3. Cincinnati Bengals
The Bengals (10-5-1) are an enigma. Marvin Lewis has coached them to the playoffs four straight times, only to lose in the first round. The natives are more restless than ever about QB Andy Dalton (3,398 yards), who has weapons in A.J. Green (69 catches, 1,041 yards), Mohamed Sanu (56 receptions, 790 yards), Jeremy Hill (1,124 yards) and Giovani Bernard (680 yards). TE Tyler Eifert, who missed 15 games, returns. The defense, acclimating to new coordinator Paul Guenther, was riddled with injuries. "We have to be more disruptive," said Lewis, who welcomes back Michael Johnson alongside Geno Atkins and Carlos Dunlap. Tackling machine Vontaze Burfict (knee) could miss the first month.
4. Cleveland Browns
Johnny Manziel wasn't Johnny Football, he was Johnny Bench, and then Johnny Rehab. Long-suffering Browns fans might have longed for Kevin Costner of Draft Day fame after GM Ray Farmer earned a four-game suspension for using his cell phone to text plays to the sideline. The Bad News Browns were also slapped with a $250,000 fine. The club hasn't found an answer at quarterback since its 1999 return to Cleveland with 22 different imposters, seven consecutive losing seasons and zero playoff berths. Enter QB Josh McCown, who lacks playmakers. At least Mike Pettine can count on No. 1 draft pick Danny Shelton to upgrade his inept run defense. The clock in Cleveland is ticking...this time on an owner.
1. Indianapolis Colts
The Colts have gone 11-5 for three consecutive seasons since Coach Chuck Pagano and QB Andrew Luck rode into town and have advanced one step further in the playoffs each time. Luck set a franchise-record 4,761 passing yards and a career high 40 TDs. "I don't think the kid feels any pressure," marveled Pagano. Indy owned the league's No. 1 passing offense (305.9 yards a game). Signing ex-49er Frank Gore upgrades the running attack and former Texan WR Andre Johnson helps in the air. First-round burner WR Phillip Dorsett gives Luck another dangerous weapon alongside T.Y. Hilton. GM Ryan Grigson didn't curry any favors with Patriots owner Kraft, tipping off officials days before the AFC Championship game about Brady's use of deflated footballs. Pats v. Indy on October 18 will be hotter than the shrimp cocktail at St. Elmo's.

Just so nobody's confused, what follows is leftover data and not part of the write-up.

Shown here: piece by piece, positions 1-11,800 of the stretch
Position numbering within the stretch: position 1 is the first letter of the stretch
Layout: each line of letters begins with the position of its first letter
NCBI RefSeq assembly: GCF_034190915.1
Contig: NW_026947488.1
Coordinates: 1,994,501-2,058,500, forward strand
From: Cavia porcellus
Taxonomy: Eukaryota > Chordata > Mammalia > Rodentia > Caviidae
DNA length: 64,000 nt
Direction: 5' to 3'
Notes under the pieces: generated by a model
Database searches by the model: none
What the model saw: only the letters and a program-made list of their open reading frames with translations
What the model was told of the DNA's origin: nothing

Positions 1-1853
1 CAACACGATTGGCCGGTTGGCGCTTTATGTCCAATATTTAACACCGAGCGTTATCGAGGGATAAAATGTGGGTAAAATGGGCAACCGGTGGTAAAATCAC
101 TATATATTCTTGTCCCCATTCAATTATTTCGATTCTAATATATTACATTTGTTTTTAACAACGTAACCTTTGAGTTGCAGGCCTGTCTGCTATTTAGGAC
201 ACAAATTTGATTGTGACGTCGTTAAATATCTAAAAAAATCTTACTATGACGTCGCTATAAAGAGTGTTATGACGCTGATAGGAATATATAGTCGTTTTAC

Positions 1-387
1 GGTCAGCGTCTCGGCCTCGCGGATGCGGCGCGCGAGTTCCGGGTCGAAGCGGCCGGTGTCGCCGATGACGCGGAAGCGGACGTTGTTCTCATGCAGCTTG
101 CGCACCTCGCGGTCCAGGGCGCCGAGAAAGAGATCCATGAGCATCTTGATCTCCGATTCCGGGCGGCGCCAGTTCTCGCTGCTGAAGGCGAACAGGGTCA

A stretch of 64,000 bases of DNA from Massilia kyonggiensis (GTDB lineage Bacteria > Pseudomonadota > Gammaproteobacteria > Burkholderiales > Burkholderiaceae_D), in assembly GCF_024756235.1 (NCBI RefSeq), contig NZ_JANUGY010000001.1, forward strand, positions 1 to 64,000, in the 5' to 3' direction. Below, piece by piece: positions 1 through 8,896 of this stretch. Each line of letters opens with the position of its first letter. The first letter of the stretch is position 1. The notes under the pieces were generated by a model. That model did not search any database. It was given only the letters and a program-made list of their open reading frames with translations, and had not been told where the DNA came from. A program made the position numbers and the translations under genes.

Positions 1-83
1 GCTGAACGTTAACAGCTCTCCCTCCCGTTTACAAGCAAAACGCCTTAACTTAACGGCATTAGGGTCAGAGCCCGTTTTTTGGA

2. Houston Texans
First-year coach Bill O'Brien did an admirable job as the Texans overcame a 2-14 finish in 2013 to just miss the playoffs at 9-7, impressive because neither Ryan Mallett nor Ryan Fitzpatrick could establish themselves as the starting QB. The team's catalyst was J.J. Watt, with 20.5 sacks and 78 tackles (59 of them solo). He'll get help from NT Vince Wilfork, the former Patriot. Brian Hoyer comes over from Cleveland to try to win the QB job. He'll have WR DeAndre Hopkins (76 receptions) and RB Arian Foster (1,246 yards) to count on, but he'll have to make do without Andre Johnson.
3. Jacksonville Jaguars
The 3-13 Jaguars fielded the youngest roster in the league last season. They owned the worst offense (15.6 points per game) and ranked 31st in passing, little surprise considering that rookie Blake Bortles (2,908 yards, 11 TDs, 17 INTs) started 13 games. The kid was handicapped by not having a ground game or a go-to receiver. Coach Gus Bradley sees progress from Bortles. "The last five or six games he picked it up," Bradley observed. The offensive line never picked it up, allowing a franchise-high 71 sacks. Bradley lost his No. 1 draft pick (and third pick overall) OLB Dante Fowler Jr. for the season with a torn ACL suffered in his first mini-camp in May. No. 2 draft pick T.J. Yeldon has a chance to put up numbers at running back.
4. Tennessee Titans
Heisman Trophy winner Marcus Mariota is a rare talent who could be a Colin Kaepernick clone, a franchise QB who should be hitting the right notes in the Music City for the next 12 years or so. Mariota is charged with resurrecting a 2-14 team with its worst showing since the franchise was known as the Houston Oilers. Zach Mettenberger went 0-6 as a starter with 8 TDs and 7 INTs, while Jake Locker couldn't cut it and retired at 27. Mariota gives fans hope, and the impotent Titans helped him with No. 2 draft choice Dorial Green-Beckham, a WR who brings baggage and has drawn comparisons to Randy Moss.
1. Denver Broncos